Japanese Fire Department Report

Clang clang! Clang clang! Right outside my window right there's a fire truck driving by slowly, ringing a bell and playing a recorded voice: "This is the community volunteer fire-fighting brigade. Please remember to extinguish all flames before going to sleep tonight." Japan lacks American-style central heating in its homes, with the majority of people using kerosene heaters to warm individual rooms, although there are other options such as "fan-heaters" which use kerosene to heat the room but electricity to run a fan and regulate the temperature, and shut off the flame every three hours for safety and ventilation purposes. With so many heaters like this in use, it's not uncommon for fires to occur, and the Japanese are extremely cautious about making sure they don't, which is why when it gets cold out, our small local fire department will make the rounds and remind people of how important it is to make sure heaters are turned off before bed. Fire has long been the bane of Japan, a country with a high population living in homes of wood and paper, and the tradition of fighting fires goes back to the Edo Period. Over the past few years, Japan has -- finally, from my American-centric point of view -- gotten more serious some of the public safety concepts that we take for granted, and now requires that smoke detectors be installed in all new homes.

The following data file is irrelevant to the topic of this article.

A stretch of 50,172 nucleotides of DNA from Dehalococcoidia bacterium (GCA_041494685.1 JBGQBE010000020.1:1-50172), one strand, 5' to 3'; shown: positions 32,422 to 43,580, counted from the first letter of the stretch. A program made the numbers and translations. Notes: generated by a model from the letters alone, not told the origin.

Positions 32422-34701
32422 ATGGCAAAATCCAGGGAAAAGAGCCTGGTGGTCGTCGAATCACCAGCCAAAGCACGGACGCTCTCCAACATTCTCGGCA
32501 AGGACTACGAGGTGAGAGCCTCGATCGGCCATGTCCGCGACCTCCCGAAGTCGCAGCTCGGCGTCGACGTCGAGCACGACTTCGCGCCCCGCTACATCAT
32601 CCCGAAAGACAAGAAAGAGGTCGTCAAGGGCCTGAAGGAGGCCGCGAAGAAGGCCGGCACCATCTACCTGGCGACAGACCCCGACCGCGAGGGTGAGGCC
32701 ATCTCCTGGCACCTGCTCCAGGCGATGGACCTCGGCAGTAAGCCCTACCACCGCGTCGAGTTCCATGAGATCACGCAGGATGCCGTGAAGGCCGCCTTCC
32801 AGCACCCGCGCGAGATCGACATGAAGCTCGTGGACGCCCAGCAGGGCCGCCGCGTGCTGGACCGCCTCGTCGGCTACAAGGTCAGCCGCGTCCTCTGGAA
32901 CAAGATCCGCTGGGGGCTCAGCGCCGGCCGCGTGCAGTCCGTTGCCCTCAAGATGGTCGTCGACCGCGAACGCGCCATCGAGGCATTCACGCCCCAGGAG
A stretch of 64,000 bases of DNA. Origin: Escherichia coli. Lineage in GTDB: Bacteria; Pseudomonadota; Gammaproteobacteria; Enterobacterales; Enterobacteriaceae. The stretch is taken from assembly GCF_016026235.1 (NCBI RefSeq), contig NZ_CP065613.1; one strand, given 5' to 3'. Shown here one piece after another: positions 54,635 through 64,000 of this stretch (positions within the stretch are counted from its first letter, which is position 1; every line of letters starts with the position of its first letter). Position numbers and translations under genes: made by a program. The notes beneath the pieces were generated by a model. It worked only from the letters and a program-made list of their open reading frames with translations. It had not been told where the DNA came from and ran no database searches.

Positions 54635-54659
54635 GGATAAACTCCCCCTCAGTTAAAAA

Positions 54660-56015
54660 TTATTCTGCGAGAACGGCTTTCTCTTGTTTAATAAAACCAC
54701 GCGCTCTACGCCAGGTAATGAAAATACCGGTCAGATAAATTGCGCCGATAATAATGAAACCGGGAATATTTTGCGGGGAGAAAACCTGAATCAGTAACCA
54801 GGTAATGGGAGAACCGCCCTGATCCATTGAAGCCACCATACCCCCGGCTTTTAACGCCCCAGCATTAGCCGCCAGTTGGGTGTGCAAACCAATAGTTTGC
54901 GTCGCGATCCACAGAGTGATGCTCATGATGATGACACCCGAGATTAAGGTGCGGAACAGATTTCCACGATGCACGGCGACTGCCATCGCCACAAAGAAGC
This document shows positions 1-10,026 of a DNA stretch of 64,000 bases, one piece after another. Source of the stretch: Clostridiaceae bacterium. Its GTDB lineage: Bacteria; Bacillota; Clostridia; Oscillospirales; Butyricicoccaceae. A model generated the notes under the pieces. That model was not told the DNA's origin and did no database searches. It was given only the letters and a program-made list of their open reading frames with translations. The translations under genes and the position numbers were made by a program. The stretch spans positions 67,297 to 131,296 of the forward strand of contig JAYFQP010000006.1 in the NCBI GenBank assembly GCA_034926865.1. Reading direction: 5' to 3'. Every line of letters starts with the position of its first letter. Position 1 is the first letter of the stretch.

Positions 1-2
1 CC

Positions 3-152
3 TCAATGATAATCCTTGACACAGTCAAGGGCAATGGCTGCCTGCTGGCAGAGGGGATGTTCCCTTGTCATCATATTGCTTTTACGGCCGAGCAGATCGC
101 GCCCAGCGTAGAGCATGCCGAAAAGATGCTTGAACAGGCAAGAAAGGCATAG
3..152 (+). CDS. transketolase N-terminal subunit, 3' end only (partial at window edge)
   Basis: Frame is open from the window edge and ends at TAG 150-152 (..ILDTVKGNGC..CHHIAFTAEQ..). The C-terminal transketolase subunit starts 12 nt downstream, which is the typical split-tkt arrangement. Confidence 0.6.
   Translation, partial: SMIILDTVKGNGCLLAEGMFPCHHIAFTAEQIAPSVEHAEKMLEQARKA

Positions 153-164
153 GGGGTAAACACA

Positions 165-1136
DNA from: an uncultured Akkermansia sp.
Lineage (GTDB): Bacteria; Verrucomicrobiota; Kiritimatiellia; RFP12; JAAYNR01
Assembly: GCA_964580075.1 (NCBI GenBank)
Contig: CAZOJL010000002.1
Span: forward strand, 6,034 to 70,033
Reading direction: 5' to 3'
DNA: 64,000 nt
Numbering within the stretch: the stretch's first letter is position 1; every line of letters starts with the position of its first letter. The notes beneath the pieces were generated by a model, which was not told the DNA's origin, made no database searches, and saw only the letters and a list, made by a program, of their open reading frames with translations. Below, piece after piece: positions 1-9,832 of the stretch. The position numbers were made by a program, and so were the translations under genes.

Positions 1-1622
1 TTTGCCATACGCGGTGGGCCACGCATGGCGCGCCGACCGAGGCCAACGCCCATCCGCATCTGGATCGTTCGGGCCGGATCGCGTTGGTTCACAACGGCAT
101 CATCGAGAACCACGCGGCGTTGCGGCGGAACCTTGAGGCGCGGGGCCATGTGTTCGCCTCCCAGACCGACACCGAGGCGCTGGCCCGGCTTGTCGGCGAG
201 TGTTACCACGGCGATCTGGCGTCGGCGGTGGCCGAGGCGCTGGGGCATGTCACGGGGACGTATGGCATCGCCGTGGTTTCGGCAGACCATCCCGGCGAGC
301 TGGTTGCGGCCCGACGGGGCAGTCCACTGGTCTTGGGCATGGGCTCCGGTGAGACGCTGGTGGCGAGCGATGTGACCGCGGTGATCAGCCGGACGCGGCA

To Pull One's Leg

Recently my kids took the Eiken Test, the primary standardized test of English used in Japan. They really dislike it when Japanese people assume they get their English for "free" just by being born with an American father, and both put a lot of effort into preparing so they'd do well. During the weeks before the test, I'd offer to help them study, but I was usually chased away by my wife. "We don't need any native English speakers around here confusing them," she'd say. From the other side of the room I'd bend my ear and listen to them studying using the many textbooks published specifically for the Eiken test. The way they broke English down into mathematical formulas, like "infinitive or gerund + be + ing" or "used to + verb" was fascinating for me. Also, they'd discuss familiar English idioms in the driest grammatical ways, like "to pull one's leg" or "to crash one's party" which seemed bizarre to me, but it helped them organize the many kinds of phrases and vocabulary words in English in ways they could handle, since learning it organically like native speakers do is impossible when living in Japan. Although it was strange to see my kids learning English in this artificial way, I knew that passing a test in Japan meant having a strategy, and a lot of the time spent "studying" for the test was really used discussing the best way to tackle the different sections, for example focusing on the listening portions of the test which they're good at, and spending less time on the long reading comprehension parts. I'm happy to announce that both of them passed their tests with flying colors! To celebrate, we took them out for their favorite Korean BBQ.